Since one of my complaints was about a meal in a hotel restaurant last year, they extended dinner in their upscale restaurant Lemaire.

I ordered the foie gras appetizer and my wife ordered the potato soup.

I had the crab cakes, she the bison rib eye, and we shared a side of mac and cheese.

The food was all high quality. The foie was excellent, though the brioche toast was burnt. The soup was nicely poured tableside. The mac and cheese had very high quality cheese, though I wish it also had a bit of truffle oil, it could have been really outstanding.

For dessert I had the maple and coffee crème brulee and she had the pear cobbler

We actually weren’t fond of either and neither of us had more than a few bites. The maple and coffee just didn’t work, and after a few bites was an unpleasant flavor. The cobbler was way too dry, the ice cream on top didn’t even get soaked up by the cookie on top which was just too solid to accept it.

Verdict is that the food was good, though disappointed by the desserts, and very happy at the usual price point — appetizers in the low teens, most entrees in the $20s and I suppose I was even surprised to see all desserts at $7 when I’m used to at least $9. I was disappointed in the cheese selections (Tillamook cheddar and Brie aren’t especially interesting options) which is why I went sweet. If I had it to do it again I might have just had a second appetizer instead of dessert.

There were only two strange or unpleasant interactions that detracted a bit from the stay.

First, I called for a wakeup call at 5 a.m. We went to retire early and were in the room at 8:30pm when housekeeping came by to turn down the room, so we declined the turndown service (though they still offered us the chocolates). Well, we were asleep by 10 p.m. and looking forward to 7 hours’ sleep.

At 10:30pm the phone rang, though not entirely awake what I recall of the conversation was the hotel confirming our 5 a.m. wakeup call was set up and asking me to also re-confirm that we didn’t’ want turndown service. I don’t know what to make of the interaction, both things were – I thought- already taken care of. I guess after our last stay they wanted to be really sure… but they did wake me up in order to do it.

And finally, while I was checking out my wife had called for the car. She went outside with our bags and waited for me to finish up at the front desk. Checkout took a little while — there were some customers checking in who were confused by their reservations, one of whom left but left behind their bags right at the desk. So it took just a bit for the staff to get to me. Meanwhile, the valet saw my wife simply standing out by the car and told her she couldn’t, that she had to move, that they were just too busy for her to be waiting. She told then it would ‘be just a minute’ and the valet replied, “Will it be just a real minute?” Seriously?

Indeed, it was only a minute or so more and I was outside with my bags, loading up the trunk, and we were off. But a strange last impression fo the property.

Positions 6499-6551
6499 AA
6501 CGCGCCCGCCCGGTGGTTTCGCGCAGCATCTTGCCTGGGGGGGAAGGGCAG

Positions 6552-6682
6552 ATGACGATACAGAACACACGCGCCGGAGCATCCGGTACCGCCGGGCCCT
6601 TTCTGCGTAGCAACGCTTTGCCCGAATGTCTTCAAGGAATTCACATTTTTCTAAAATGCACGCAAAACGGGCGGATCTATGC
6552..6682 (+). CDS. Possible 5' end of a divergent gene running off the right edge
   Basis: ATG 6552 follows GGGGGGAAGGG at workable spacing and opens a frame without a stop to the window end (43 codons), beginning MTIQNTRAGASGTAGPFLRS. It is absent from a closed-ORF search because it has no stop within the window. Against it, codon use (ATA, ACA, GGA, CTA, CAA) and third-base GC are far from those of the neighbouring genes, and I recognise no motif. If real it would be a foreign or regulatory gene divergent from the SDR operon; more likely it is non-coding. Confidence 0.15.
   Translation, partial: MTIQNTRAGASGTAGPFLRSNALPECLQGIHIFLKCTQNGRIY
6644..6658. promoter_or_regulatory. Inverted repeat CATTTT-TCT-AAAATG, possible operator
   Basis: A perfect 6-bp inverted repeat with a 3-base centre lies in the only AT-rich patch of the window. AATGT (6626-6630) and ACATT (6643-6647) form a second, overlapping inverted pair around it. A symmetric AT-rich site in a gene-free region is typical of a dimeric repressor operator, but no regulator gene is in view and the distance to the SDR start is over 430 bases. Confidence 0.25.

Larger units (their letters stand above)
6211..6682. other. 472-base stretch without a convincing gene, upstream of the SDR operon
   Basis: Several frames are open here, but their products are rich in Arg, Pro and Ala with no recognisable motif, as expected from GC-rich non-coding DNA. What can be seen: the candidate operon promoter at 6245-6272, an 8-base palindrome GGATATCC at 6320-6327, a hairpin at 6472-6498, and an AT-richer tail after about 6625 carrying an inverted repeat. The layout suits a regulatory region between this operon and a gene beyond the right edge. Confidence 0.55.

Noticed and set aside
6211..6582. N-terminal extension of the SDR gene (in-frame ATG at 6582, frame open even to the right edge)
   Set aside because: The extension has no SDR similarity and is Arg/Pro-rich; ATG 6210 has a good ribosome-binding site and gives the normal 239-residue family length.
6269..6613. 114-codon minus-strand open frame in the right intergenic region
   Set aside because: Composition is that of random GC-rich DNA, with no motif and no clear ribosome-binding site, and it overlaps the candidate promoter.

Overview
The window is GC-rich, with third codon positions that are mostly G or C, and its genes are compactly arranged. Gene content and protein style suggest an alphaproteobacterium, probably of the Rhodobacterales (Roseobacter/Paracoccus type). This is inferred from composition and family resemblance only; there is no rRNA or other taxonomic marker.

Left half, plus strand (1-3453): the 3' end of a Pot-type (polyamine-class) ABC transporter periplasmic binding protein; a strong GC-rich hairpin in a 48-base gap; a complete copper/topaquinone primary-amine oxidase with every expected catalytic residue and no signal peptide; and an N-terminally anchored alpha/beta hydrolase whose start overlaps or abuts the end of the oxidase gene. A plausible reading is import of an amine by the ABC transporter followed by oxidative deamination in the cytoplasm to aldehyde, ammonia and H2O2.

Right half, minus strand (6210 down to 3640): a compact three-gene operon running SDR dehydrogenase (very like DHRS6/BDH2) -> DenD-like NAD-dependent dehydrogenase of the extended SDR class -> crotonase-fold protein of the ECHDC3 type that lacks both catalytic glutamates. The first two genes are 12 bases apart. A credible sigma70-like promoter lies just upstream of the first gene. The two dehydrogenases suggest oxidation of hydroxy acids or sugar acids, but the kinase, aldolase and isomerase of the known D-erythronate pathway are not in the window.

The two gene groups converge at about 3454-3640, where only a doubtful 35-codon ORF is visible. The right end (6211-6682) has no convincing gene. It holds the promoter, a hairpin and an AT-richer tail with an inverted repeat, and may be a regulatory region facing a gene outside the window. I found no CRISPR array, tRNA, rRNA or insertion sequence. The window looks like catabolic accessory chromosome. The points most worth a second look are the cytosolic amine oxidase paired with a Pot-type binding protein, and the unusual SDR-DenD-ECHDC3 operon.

In the truest and most important test, though, the Jefferson passed — we were there for the Richmond marathon and I had pointed out the Marriott that was directly situated at the start line. My wife said that next year she’d just assume stay at the Jefferson again.

It’s a perfectly nice property. I think they still miss a bit on some of the little things, they probably suffer simply by comparison to their grand reputation but are certainly the choice place to stay in the area.

US Airways 100% Bonus on Purchased and Gifted Miles Extended Through November 30

Posted on: November 13th, 2010 by: Gary Leff

The US Airways 100% bonus on purchased or gifted miles that was supposed to expire November 15 has apparently been extended to November 30.

The landing page for buying and gifting miles still says the bonus expires November 15, but if you choose either buy or gift miles the terms on conditions on each of those pages now list the expiration date of the bonus as November 30.

Now, some folks are a little bit nervous about US Airways miles at the moment since they’ve been having difficulty redeeming awards between the US and Europe on Lufthansa that are being offered to other Star Alliance members. The fear is that US Airways has implemented some sort of blocking scheme, similar to what United had in place for years, when they don’t want to pay the partner airline so much for their seats (and Lufthansa availability is on the whole too good, many partners wind up buying seats from Lufthansa in large quantities). Of course it’s too early to tell what’s going on there, it could well be an IT glitch, we’ll figure it out for sure over the coming weeks I’d imagine.

But it doesn’t actually matter for the purposes of this bonus. Since US Airways agents will put awards on hold without your having a sufficient mileage balance, you can first secure the reservation and then and only then buy the miles you need to support that reservation. In that way, as long as you’re using the miles right away, it becomes a virtually no risk offer.

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View from the Wing is a project of Miles and Points Consulting, LLC. This site is for entertainment purpose only. The owner of this site is not an investment advisor, financial planner, nor legal or tax professional and articles here are of an opinion and general nature and should not be relied upon for individual circumstances.